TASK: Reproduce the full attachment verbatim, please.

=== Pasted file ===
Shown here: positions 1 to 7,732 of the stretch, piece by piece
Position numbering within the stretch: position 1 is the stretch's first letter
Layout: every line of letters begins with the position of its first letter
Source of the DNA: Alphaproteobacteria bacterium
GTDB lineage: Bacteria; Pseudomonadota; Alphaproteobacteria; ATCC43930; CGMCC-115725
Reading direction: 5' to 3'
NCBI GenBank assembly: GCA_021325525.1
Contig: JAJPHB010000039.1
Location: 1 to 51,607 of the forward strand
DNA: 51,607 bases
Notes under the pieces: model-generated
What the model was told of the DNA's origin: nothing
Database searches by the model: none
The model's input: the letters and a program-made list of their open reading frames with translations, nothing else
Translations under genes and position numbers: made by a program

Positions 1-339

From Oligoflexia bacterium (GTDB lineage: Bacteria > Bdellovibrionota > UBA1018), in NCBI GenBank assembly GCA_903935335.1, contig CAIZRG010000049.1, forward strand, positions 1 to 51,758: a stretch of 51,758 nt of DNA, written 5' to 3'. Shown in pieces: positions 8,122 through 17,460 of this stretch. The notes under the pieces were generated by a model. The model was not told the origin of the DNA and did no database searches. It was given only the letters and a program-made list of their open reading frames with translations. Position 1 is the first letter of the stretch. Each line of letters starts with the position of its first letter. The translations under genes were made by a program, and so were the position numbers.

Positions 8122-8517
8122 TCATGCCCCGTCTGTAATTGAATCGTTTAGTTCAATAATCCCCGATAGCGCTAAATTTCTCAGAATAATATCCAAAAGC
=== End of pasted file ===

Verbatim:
Shown here: positions 1 to 7,732 of the stretch, piece by piece
Position numbering within the stretch: position 1 is the stretch's first letter
Layout: every line of letters begins with the position of its first letter
Source of the DNA: Alphaproteobacteria bacterium
GTDB lineage: Bacteria; Pseudomonadota; Alphaproteobacteria; ATCC43930; CGMCC-115725
Reading direction: 5' to 3'
NCBI GenBank assembly: GCA_021325525.1
Contig: JAJPHB010000039.1
Location: 1 to 51,607 of the forward strand
DNA: 51,607 bases
Notes under the pieces: model-generated
What the model was told of the DNA's origin: nothing
Database searches by the model: none
The model's input: the letters and a program-made list of their open reading frames with translations, nothing else
Translations under genes and position numbers: made by a program

Positions 1-339

From Oligoflexia bacterium (GTDB lineage: Bacteria > Bdellovibrionota > UBA1018), in NCBI GenBank assembly GCA_903935335.1, contig CAIZRG010000049.1, forward strand, positions 1 to 51,758: a stretch of 51,758 nt of DNA, written 5' to 3'. Shown in pieces: positions 8,122 through 17,460 of this stretch. The notes under the pieces were generated by a model. The model was not told the origin of the DNA and did no database searches. It was given only the letters and a program-made list of their open reading frames with translations. Position 1 is the first letter of the stretch. Each line of letters starts with the position of its first letter. The translations under genes were made by a program, and so were the position numbers.

Positions 8122-8517
8122 TCATGCCCCGTCTGTAATTGAATCGTTTAGTTCAATAATCCCCGATAGCGCTAAATTTCTCAGAATAATATCCAAAAGC